A new Android app called Gutenberg Books appeared recently. Not surprisingly, it is an e-book reader that attempts to integrate with Project Gutenberg, the 45 year old digital text project. I use a variety of e-book apps for reading on my Android tablet or phone. Gutenberg Books is an interesting addition but it is not as good as other free e-book readers that have more seamless integrations with Project Gutenberg.
Gutenberg Books Gut, Could be … Besser
I wrote a review of Gutenberg Books – which enables access to the Pro version of the app – which boils down to this:
- it’s an acceptable e-book reader with basic customization
- it has good integration with Project Gutenberg, as you’d expect
- it’s search is very weak and so the ultimate experience isn’t as strong as it could be
If I were to recommend an e-book reader that integrates with Project Gutenberg, it would be either Cool Reader or FB Reader. Both are open source (and if you aren’t already using it, F-Droid is a great open source app store for finding these and other apps) and FB Reader’s integration with not only Project Gutenberg but many other online, free e-book services is exceptional.
Project Gutenberg’s collection is public domain titles. I use it most often to download classics, like Jane Austen’s Persuasion or Erskine Childers’ The Riddle of the Sands, or history including American Civil War memoirs. One of these latter is by an Alabama soldier named Samuel Watkins, and is quoted heavily in Ken Burns’ The Civil War documentary. It’s a great book, particularly hysterical when discussing his encounters with a mule, so I wondered how easy it would be to find with each of these e-book readers.
Need to Search
Cool Reader doesn’t enable search or browse. Once you have connected Project Gutenberg within the app, all you can do is pull down popular and random titles. Weirdly, Gutenberg isn’t one of Cool Reader’s default libraries, but it is the example when you want to add a library. Both Gutenberg Books and FB Reader return results.
FB Reader’s results look very much like the Project Gutenberg native search results. It proposes a bunch of alternate search terms and then returns matches. These include the book by Samuel Watkins. Since Project Gutenberg is a default library for FB Reader, there’s no set up or configuration necessary to do the search. You select the Libraries portion of the app, select Gutenberg, and you’re off.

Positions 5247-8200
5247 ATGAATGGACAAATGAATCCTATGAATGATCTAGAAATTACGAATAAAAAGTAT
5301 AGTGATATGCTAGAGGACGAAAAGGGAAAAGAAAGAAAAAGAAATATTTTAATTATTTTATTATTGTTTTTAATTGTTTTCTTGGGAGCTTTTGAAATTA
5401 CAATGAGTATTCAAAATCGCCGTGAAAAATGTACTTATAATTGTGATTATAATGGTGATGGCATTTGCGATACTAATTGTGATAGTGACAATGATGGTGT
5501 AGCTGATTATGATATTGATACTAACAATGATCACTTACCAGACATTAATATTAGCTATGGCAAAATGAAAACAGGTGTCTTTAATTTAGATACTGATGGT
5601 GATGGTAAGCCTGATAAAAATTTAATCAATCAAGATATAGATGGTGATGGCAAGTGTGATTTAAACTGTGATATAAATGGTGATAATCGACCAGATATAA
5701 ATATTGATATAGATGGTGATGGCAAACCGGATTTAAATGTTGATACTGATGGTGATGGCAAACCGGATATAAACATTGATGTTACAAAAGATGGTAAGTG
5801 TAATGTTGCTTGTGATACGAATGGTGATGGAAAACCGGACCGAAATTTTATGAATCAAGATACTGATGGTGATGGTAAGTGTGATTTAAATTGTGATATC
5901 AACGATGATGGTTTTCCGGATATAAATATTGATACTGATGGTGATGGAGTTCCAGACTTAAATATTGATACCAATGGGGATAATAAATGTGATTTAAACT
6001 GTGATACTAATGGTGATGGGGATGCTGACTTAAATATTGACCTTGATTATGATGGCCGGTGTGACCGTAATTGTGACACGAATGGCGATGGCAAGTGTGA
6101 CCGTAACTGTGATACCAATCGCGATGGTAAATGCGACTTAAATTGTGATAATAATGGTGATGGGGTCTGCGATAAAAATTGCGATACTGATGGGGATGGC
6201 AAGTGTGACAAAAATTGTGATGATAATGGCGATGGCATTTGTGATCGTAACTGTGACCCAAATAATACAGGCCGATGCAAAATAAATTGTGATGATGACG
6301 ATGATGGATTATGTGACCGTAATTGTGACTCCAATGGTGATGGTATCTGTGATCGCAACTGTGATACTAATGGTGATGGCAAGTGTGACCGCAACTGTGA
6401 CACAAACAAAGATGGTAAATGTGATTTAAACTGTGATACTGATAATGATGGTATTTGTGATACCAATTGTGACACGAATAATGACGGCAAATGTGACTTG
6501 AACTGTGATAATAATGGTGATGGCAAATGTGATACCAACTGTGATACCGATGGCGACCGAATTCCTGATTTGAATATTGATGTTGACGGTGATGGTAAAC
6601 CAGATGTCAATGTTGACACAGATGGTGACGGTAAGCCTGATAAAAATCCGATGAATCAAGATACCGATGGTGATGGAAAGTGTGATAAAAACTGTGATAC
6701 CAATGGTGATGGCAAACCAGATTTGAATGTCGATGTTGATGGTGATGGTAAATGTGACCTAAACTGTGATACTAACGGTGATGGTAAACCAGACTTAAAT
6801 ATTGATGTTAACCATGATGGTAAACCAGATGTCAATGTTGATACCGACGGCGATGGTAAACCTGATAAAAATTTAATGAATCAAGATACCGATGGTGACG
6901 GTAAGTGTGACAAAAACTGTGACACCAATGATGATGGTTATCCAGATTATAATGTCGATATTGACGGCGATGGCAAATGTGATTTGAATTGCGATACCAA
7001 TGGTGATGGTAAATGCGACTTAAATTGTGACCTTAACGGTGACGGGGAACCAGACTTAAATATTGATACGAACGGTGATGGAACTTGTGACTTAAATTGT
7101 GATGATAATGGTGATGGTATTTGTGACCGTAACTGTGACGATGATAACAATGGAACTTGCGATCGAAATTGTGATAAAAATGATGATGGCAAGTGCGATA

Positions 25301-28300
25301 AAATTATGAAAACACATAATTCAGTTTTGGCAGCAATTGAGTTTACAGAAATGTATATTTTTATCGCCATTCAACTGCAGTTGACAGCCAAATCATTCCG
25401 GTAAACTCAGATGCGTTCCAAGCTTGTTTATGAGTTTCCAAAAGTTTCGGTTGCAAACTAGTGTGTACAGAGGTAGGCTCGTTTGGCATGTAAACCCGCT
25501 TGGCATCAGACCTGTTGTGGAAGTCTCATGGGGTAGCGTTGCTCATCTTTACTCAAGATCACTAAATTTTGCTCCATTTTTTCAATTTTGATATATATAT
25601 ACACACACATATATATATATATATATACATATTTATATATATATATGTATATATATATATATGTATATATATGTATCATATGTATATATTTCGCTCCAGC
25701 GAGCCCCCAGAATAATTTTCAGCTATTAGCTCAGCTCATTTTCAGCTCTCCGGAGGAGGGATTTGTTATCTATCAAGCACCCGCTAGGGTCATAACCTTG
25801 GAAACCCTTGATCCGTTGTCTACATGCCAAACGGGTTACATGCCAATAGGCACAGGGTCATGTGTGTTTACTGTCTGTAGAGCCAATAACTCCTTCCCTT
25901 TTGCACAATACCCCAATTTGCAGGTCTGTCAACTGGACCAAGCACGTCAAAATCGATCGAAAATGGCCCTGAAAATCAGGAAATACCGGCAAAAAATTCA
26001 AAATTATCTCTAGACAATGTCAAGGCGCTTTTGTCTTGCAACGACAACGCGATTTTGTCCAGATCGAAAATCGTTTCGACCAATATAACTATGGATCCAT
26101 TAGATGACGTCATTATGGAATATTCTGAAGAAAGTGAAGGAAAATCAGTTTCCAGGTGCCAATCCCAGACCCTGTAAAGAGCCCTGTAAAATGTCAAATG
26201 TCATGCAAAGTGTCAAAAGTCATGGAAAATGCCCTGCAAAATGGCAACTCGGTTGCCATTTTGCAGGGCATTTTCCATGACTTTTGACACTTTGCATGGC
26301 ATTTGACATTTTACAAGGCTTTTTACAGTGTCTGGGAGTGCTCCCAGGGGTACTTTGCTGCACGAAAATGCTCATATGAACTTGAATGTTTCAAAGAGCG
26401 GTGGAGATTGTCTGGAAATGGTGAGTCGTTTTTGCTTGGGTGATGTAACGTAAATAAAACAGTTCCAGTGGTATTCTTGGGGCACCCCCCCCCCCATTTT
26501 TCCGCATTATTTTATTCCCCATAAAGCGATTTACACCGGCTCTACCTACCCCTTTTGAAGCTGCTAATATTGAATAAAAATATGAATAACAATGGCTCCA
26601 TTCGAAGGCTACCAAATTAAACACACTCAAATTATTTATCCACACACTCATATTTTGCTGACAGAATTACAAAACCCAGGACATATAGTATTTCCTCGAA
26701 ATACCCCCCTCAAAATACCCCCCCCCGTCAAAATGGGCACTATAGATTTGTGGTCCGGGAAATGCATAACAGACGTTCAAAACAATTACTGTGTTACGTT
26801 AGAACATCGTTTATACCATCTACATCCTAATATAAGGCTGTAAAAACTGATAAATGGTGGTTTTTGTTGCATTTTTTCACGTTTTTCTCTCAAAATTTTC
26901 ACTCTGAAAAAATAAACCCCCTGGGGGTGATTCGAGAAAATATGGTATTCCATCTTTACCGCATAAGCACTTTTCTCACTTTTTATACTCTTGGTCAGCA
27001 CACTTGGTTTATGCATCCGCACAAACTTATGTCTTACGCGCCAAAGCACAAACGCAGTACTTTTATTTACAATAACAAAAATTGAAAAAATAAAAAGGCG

Gutenberg Book’s search appears to be based on a boolean OR so that it looks at each of your keywords separately. Not only did it not return Samuel Watkins memoir, it wouldn’t return Ulysses Grant’s despite that relatively unique name.
The inability to search over Project Gutenberg diminishes the otherwise nice approach this app takes. Gutenberg Books is cleanly designed and very visually appealing. Cool Reader has a very 1980s-feeling wooden background and even FB Reader starts off with an odd color combination. But for all of its modern look, Gutenberg Books doesn’t deliver as good an app as FB Reader.
In addition to better integration with Project Gutenberg’s collection – although I’m not sure quite how they do it, exactly, since Project Gutenberg doesn’t allow automated access – FB Reader provides many more options for the actual e-book reader part of the app. You can scroll in different directions, fiddle with the look and feel of the pages themselves, and access a variety of other e-book libraries. If it supports the Open Publication Distribution System (OPDS), you can add it to FB Reader. Libraries can set up their own OPDS offering, to create a custom library of e-books for, say, a law firm or corporate library.
Gutenberg Books is off to a good start but it has a long way to go to catch up with other free e-book readers with better Project Gutenberg integration.